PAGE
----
Choosing The Right Frame For A Trike – And Why It Matters

Bandit 1250 Trike Frame

In the simplest terms, choosing the right frame for a trike can make all the difference.  Vehicles that have high torsional rigidity deliver a superior ride, superior handling and better response to driver input. Improving the torsional rigidity of a vehicle allows the suspension to work more efficiently and predictably. Vehicles with high torsional rigidity will see more travel in the suspension, as the chassis isn’t moving. Considering the suspension uses dampers and the chassis doesn’t, it makes sense why you want the suspension to move and not the chassis.

This is a rewrite done on an excellent lecture given by Robert “Smitty” Smith at the University Of California, Irvine or UCI on making a chassis or frame. Most of the images and the basic concepts are all taken from the video. If you want to see the full lecture you can see it HERE.

[Different Types Of Chassis]

[Trike Space Frame Chassis]

Smitty starts off talking about how he made the models to demonstrate the theory.  He used one x half inch square pine pieces. The pine pieces are available in any lumber yard across the country and are cheap.  All three models are made from the same wood, but more importantly they are made using a similar amount of pieces. He used between 235 linear inches and 238 linear inches. So for a demonstration it makes it as fair as can be.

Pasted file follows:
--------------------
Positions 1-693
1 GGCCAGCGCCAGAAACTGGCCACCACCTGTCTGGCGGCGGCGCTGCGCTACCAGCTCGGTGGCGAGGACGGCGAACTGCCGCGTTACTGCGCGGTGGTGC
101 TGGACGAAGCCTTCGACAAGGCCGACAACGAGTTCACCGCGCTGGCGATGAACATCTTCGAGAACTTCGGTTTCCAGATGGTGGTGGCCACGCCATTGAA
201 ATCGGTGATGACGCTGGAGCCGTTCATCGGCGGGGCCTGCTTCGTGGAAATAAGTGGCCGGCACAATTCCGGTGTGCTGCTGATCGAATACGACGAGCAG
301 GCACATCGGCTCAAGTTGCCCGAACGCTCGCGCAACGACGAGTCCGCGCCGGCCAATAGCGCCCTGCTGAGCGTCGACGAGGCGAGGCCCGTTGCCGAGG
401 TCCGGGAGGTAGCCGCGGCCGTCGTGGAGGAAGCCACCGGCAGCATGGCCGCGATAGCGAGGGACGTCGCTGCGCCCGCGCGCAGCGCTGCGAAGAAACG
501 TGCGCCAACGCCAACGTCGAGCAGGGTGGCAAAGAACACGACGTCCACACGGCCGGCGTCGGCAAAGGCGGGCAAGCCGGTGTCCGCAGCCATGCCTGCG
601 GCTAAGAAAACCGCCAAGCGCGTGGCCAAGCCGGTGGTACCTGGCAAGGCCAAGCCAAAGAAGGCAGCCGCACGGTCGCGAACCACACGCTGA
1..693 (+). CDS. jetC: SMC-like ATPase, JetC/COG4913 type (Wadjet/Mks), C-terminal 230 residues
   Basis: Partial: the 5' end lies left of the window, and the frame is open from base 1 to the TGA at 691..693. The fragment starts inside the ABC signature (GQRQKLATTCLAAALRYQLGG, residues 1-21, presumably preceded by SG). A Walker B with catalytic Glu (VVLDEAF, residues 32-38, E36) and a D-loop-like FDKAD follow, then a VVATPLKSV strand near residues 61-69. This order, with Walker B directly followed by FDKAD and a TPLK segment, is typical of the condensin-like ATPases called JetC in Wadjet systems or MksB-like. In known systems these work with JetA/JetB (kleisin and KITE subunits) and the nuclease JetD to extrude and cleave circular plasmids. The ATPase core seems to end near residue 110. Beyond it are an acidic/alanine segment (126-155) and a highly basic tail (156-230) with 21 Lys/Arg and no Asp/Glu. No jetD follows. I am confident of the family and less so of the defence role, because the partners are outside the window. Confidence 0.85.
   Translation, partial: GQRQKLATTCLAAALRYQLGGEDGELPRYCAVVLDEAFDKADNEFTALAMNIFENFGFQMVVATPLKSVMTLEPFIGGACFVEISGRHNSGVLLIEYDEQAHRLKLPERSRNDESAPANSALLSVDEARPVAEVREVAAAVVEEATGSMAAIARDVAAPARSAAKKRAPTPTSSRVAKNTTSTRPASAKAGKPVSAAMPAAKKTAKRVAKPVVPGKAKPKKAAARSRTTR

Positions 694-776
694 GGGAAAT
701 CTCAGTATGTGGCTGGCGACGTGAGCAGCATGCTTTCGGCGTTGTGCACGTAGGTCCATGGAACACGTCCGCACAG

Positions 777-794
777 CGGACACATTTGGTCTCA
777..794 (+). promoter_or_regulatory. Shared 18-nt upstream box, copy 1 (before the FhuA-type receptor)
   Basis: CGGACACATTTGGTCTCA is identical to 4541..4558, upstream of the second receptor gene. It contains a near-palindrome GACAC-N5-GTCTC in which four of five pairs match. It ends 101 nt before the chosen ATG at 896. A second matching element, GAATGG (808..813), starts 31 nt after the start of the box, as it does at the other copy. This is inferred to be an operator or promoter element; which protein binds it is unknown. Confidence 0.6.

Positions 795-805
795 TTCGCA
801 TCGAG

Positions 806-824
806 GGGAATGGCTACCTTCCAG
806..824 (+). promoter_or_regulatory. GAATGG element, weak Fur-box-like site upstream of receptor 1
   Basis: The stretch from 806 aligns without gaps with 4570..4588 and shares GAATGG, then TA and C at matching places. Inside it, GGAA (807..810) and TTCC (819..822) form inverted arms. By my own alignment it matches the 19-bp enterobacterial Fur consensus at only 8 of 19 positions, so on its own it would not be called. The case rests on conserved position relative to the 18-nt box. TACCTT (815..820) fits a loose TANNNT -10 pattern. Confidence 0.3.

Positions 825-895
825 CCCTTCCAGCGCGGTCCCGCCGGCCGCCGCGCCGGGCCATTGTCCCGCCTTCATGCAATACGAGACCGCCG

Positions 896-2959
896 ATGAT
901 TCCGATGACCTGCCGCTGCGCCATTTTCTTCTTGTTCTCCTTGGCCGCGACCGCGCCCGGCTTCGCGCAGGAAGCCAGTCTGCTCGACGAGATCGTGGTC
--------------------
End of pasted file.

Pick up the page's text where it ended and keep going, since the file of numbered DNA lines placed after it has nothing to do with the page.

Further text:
All the joints are made in the same way.  Each piece of wood is wood-glued to another.  He constructed the models this way so we could compare the geometries of these three basic designs of a chassis as clearly as possible.

[One Half Inch Square Pine Used In All Three Models]

Ladder Frame For A Trike?

The first chassis to look at is the Ladder Chassis.  It is constructed with two long beams with a few connecting cross beams.  This chassis is exactly what you find in heavy duty trucks. When you take the cab off you will see this chassis.

Made from two very robust beams. These side beams are made of three levels of the half inch wood all laminated together with glue to make it much stronger. The cross members are two levels of half inch wood high and laminated together.

[Ladder Chassis]

Now an actual truck frame will not be quite as strong as this model as they would have to remove one of the cross pieces to allow the engine to sit there.  The Ladder Chassis has the main advantage of being very strong as a beam (down its length).  As for torsional rigidity, not so good.

Box Frame For A Trike?

The next structure is known as a Box Frame Chassis or 4 tube design.  It is four long tubes connected by cross beams horizontally and vertically with diagonals on the ends.  These frames can be used in racing as they give lots of room for the driver, engine and other mechanicals.

[Box Frame Chassis]

Space Frame For A Trike?